Pension Benefit Guaranty Corporation: Redesigned Premium Structure Could Better Align Rates with Risk from Plan Sponsors

GAO-13-58 Published: Nov 07, 2012. Publicly Released: Nov 08, 2012.
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What GAO Found

Various options are available to make the Pension Benefit Guaranty Corporation's (PBGC) premium structure more risk-based and better reflect the risk of future claims. Historically, PBGC's premiums have not fully reflected the risks PBGC insures against--chiefly that a plan sponsor with an underfunded plan will become bankrupt, forcing the termination of the plan and imposing a claim on PBGC. PBGC's current structure relies largely on a flat-rate premium that is based on the number of plan participants and that assesses rates equally per plan participant across all sponsors. PBGC also charges a variable-rate premium that is based on just one risk factor, plan underfunding. One available option is to further increase rates within this current structure; however, plan underfunding alone is a poor proxy for the risk of new claims. An alternative option is to redesign premiums to incorporate additional risk factors, such as a sponsor's financial strength (as currently being explored by PBGC) or a plan's investment strategy (as is currently done in the United Kingdom).

Moving to a more risk-based system would shift premium costs among sponsors. To analyze the potential effects of different premium structures, PBGC developed a model using data from a sample of about 2,700 plans. Under one possible option explored by PBGC that incorporated an additional risk factor for a sponsor's financial health, financially healthier sponsors would tend to pay less and financially riskier sponsors more--as much as $257 more per participant, depending on their assigned risk level. Some pension experts and plan sponsors we spoke with raised concerns about this potential redistribution of costs. For example, some believe that plan terminations would increase. However, prior work from GAO and others indicates that other factors--including sponsor size, collective bargaining agreements, and overall plan cost--are more important in sponsors' decisions to freeze their plans. Some pension experts and plan sponsors also noted that a more risk-based system could lead to premium increases during poor economic conditions when sponsors are least able to pay, and that it is inequitable for current sponsors to pay higher rates to address costs resulting from prior plan terminations. However, experts also made suggestions about how to address such concerns within a redesigned premium structure, such as by capping premium levels and averaging sponsors' funding levels over multiple years to reduce volatility.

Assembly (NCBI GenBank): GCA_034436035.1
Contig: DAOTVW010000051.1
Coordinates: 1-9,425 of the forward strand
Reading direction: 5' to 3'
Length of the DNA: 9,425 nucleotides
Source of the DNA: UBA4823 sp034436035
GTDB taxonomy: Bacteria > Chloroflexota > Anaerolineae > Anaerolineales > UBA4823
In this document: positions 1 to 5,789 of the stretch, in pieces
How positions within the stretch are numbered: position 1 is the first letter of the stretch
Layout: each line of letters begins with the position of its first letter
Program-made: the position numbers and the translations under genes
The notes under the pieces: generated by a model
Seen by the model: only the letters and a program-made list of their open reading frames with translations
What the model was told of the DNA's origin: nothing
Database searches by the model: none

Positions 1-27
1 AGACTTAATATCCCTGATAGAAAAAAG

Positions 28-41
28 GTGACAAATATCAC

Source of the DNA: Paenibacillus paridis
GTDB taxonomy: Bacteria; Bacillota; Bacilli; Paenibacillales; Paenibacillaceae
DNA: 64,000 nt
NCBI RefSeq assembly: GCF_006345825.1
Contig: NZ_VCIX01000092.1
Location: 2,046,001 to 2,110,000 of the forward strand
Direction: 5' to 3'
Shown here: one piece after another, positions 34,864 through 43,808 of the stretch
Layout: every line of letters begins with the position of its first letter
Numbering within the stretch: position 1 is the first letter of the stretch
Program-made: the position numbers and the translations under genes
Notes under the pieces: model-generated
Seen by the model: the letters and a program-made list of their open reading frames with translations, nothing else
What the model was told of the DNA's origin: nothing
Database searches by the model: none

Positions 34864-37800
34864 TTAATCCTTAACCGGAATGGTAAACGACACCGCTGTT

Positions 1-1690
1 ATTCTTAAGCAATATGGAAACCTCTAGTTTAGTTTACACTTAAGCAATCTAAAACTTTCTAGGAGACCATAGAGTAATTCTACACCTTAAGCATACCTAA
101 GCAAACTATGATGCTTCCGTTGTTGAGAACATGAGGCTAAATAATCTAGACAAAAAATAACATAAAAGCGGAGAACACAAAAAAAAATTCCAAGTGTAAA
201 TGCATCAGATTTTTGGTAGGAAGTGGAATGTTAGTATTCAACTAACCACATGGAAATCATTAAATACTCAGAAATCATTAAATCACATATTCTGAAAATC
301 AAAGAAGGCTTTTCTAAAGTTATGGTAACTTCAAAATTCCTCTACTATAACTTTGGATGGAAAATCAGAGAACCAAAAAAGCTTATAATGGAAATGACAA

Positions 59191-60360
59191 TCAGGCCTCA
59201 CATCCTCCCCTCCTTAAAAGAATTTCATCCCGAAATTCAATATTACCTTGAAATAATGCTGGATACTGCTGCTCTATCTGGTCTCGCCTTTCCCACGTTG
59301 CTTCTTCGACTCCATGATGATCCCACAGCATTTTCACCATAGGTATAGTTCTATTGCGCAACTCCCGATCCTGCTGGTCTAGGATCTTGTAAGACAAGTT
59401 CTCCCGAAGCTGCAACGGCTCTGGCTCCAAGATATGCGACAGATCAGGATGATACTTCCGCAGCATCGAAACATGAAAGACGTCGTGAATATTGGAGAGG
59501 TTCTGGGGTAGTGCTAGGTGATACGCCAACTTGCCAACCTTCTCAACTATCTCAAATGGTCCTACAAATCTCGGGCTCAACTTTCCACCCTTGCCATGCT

The process of redesigning and implementing a more risk-based premium structure poses potential data and administrative challenges. To help address these challenges, PBGC's model could be further developed to evaluate the implications of incorporating additional risk factors, such as company financial health and plan investment mix. Such efforts could include identifying any additional data needs, as well as exploring the effects on sponsors, including any potentially disproportional hardships on smaller companies resulting from redistributing higher rates to riskier sponsors based on a redesigned structure. Although PBGC is uniquely situated to take on additional rate-setting responsibilities, if Congress were to relinquish some authority in this area, certain safeguards still may be required to help mitigate concerns about PBGC's governance, oversight, and transparency. These safeguards could include additional congressional oversight, soliciting public feedback, and establishing an appeals process for sponsors who wish to challenge their assessment.

Why GAO Did This Study